The first runner-up is Laurie McCormick for her landscape "Countryside," and Geri-Ann Galanti captured second runner-up honors for her "Sailing in Ushuaia," a reference to the capital of Tierra del Fuego in Argentina and the southernmost city in the world.

The top three photos were selected after two rounds of rigorous judging, and then the public picked the winning photo through an online voting system that ended May 30.

I believe that this contest not only demonstrates the incredible talent of our students and our photography instructors, but also cultivates both the art and commerce of photography.

Follow us on Facebook, Twitter and other social media outlets for our latest news.

In Depth:
Dealing with Difficult & Demanding People

Dr. Louise-DianaDr. Louise-Diana


It's unavoidable: there are difficult and demanding people in the world. Sometimes it feels like there are quite a few of them.

There's always one: the toxic coworker or boss that can drive you crazy and question your self worth. They make your work life more difficult and you may feel certain that life would be easier without them. It may be a family member that you just can't resolve an issue with.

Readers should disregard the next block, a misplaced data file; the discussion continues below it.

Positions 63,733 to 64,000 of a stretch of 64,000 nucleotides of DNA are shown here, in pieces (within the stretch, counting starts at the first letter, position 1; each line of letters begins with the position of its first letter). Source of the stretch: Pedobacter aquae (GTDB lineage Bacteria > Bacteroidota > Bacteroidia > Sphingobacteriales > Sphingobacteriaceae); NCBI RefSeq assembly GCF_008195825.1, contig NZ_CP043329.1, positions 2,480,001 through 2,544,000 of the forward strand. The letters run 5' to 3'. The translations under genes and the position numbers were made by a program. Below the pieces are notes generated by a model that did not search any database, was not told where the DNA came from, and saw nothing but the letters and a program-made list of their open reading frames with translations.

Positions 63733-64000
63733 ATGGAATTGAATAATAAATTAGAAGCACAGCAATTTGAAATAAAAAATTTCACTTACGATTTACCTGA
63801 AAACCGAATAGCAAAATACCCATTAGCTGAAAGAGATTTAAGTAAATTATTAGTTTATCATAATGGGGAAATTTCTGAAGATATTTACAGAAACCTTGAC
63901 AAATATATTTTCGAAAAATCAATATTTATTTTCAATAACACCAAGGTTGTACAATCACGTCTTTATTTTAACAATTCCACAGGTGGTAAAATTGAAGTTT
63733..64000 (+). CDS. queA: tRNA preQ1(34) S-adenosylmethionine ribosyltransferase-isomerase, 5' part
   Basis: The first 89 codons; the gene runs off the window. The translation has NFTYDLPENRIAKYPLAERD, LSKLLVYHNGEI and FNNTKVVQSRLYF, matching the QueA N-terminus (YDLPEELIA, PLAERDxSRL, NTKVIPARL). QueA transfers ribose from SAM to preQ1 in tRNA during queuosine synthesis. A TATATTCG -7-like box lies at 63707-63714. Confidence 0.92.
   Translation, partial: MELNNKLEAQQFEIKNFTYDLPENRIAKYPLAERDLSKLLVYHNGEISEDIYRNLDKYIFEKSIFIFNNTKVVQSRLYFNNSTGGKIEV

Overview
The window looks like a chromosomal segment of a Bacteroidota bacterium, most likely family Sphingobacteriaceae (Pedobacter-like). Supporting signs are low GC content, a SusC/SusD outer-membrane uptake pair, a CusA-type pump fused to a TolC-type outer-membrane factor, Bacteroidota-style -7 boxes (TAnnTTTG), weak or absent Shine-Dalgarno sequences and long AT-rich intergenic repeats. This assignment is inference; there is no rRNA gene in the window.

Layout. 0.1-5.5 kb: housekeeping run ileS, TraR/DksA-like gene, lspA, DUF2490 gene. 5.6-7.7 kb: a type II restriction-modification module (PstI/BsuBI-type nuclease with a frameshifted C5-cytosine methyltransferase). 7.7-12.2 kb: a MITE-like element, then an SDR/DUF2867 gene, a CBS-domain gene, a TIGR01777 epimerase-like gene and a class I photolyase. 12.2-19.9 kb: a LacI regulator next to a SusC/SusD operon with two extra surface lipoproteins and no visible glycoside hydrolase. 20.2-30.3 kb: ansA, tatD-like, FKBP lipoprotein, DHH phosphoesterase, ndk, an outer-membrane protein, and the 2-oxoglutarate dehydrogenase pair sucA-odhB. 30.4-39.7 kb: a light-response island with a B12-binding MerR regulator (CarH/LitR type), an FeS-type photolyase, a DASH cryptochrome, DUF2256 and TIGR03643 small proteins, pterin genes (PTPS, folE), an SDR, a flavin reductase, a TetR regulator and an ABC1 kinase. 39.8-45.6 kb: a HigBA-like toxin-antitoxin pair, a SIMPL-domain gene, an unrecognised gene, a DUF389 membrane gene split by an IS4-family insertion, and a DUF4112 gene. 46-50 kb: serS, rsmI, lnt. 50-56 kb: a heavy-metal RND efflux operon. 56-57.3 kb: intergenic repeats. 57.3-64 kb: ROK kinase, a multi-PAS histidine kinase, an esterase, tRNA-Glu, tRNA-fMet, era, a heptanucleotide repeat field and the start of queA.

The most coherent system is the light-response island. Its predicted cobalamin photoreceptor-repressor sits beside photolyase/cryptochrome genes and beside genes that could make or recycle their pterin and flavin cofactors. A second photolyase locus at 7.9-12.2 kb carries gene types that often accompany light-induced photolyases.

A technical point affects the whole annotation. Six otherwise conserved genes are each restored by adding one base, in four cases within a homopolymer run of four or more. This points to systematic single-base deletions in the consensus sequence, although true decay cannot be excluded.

Everyone encounters difficult people and experiences the frustrations of interacting with them. But frustration, and the outcomes of conversations with difficult people, are at least partially under YOUR control. By learning and applying various tips and strategies you can make your life easier and have fewer problems.

Although most of us have had our fair share of difficult colleagues, not many of us have mastered the art of dealing with them. Many people feel it is easier to let the hostile behavior slide and hope that it stops. Little do they know, leaving these challenging situations unaddressed will allow the behavior to continue.

The idea in dealing with difficult people is to first look at your role in the situation and then to try the following strategies:

  1. When discussing problems with difficult people, keep it short and direct. It minimizes a stressful situation for both of you. Don't argue with them, as it's a waste of time. When you do speak, be sure your tone is non-emotional and non-confrontational.
  2. Generally speaking, it is good to practice starting conversations that create goodwill. Ask people about the things they like - family, hobbies, TV programs and work in general. This is a very good way to disarm them, get them talking and make them feel more comfortable.

    If you are dealing with silent people who ignore you and seek safety by refusing to respond, then there should be another response. Silent people get away with not talking because most people are uncomfortable with silence. Get them to talk by asking open-ended questions that can't be answered with just a yes or no, then wait at least one full minute and don't try to fill the space with words to ease your own discomfort.